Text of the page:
SATURDAY, February 27

11 am – Welcome/Breakout Sessions: Suzannah Park, clogging / Sarina Partridge, original songs

12 pm – Reza Saffari (Iran)

1 pm – Olaolu Lawal (Nigeria)

2 pm – Ketevan Mindorashvili (Georgia)

3 pm – Frederic Vesperini (Corsica)

4 pm – Elitsa Krastev (Bulgarian)

5 pm – Northern Harmony Shape-Note Sing (a pdf booklet will be sent to all registrants ahead of time)

6 pm – Brendan Taaffe (Original songs)

7 pm – Lala Simpson (Malagasy)

8 pm – Lonnie Norwood (Gospel)

9 pm – Suzannah Park (Lullabies)

10 pm – Kafana/coffee house: presentations by Village Harmony faculty

SUNDAY, February 28

11 am – Welcome/ Breakout Sessions: Larry Gordon & Wanda Philibert, Balkan dancing / Beth Damon, art project

12 pm – Emma Björling (Sweden)

1 pm – Zedashe CONCERT (Georgia)

1:30 pm – Reza Saffari CONCERT (Iran)

2 pm – Bongani Magatyana (South Africa)

3 pm – Samira Merdzanic (Bosnia)

4 pm – Carl Linich (Georgian)

5 pm – Nicholas Williams (Quebec)

6 pm – Sophie Michaux / Adam Simon (Original/Croatian)

7 pm – Sandra Santos Canizares (Cuba)

8 pm – Frank Watkins (Gospel)

9 pmFINALE: Singalong of all songs & a showing of our instant virtual choir from the SongAlong project

Apply Now!

Leaders

Suzannah Park

SuzannahVH-2013SUZANNAH PARK comes from a family of three generations of ballad singers, storytellers, and dancers and lives in the North Carolina mountains of her birth. She began teaching at Village Harmony in 2000 after participating as a camper since the age of twelve. Her joyous and intuitive teaching style, born of a lifetime of familiarity with traditional music, makes singers old and young feel at home in the songs that she shares and with each other. Whether she is teaching American ballads, South African songs and dances or Appalachian clogging, laughter and good times abound. When not on tour with Village Harmony Suzannah leads the Wild Asheville Community Chorus and kicks up her heels with the Green Grass Cloggers. www.suzannahpark.com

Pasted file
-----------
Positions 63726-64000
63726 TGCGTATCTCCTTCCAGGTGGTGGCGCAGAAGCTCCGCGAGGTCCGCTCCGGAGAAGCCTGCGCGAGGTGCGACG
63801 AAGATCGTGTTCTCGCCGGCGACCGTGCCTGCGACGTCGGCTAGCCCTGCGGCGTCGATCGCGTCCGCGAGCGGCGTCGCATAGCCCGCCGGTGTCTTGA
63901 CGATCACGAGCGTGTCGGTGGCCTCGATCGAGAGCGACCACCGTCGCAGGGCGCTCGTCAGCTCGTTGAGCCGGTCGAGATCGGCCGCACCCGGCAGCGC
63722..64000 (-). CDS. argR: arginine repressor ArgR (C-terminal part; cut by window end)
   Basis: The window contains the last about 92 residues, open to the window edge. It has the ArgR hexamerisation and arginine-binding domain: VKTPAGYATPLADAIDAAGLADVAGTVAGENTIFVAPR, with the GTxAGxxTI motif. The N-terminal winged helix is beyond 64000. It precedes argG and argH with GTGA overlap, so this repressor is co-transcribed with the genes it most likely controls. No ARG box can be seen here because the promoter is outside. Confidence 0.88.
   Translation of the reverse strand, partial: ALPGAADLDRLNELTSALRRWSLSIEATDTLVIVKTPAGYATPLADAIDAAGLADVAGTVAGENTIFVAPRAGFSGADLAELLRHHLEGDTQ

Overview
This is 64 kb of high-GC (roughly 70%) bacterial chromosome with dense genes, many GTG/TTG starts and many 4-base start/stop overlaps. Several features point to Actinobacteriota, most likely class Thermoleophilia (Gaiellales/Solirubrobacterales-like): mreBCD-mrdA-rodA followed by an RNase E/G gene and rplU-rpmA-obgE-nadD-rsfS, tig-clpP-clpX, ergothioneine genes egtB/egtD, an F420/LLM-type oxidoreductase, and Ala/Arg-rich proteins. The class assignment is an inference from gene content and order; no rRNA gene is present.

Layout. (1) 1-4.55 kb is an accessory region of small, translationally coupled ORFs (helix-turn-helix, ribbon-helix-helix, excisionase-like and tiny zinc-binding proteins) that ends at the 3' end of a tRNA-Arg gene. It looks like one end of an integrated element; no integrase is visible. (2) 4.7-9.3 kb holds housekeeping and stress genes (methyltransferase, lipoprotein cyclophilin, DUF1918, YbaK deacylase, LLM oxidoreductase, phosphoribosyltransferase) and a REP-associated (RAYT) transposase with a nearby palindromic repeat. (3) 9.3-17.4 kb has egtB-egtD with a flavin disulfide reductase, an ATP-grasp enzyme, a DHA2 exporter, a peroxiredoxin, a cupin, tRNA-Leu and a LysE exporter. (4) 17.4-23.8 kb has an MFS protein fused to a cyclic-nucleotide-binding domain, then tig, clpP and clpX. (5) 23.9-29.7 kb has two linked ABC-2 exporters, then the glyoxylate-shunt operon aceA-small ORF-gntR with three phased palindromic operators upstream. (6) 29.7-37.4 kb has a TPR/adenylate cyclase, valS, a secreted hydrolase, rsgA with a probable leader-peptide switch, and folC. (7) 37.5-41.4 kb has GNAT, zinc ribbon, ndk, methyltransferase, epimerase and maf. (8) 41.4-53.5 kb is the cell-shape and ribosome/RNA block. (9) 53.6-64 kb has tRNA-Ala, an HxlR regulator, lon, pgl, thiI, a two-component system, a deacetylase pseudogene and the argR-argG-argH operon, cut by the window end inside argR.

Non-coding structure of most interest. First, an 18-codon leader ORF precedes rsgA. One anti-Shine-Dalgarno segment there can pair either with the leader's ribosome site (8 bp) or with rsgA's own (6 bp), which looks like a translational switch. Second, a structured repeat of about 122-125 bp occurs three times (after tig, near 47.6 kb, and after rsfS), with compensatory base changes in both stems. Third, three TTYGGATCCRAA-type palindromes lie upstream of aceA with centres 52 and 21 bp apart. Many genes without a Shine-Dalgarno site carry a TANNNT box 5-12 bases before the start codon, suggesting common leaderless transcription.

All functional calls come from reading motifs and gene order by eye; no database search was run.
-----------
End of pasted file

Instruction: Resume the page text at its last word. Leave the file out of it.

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Sarina Partridge

Sarina Partridge is a musician, song-leader and educator in Minneapolis, Minnesota. She feels most alive when learning, creating and sharing songs, and enjoys singing, teaching, and touring with a wide variety of music projects – Eastern European and Yiddish song, old-time music, community song-leading… and everything in between.  Sarina has worked as a classroom teacher for the past ten years, weaving music into the everyday work and joy of building and sustaining community – it works for grown ups, too! Sarina leads a community choir in her neighborhood in Minneapolis, and leads workshops  with choirs around the country. She has a passion for connecting people with their own creativity and with community, and uses singing to help folks develop a sense of wonder for this wild world around us. All of us have a right and a need to make music, stretch ourselves, grow, and play. Let’s sing!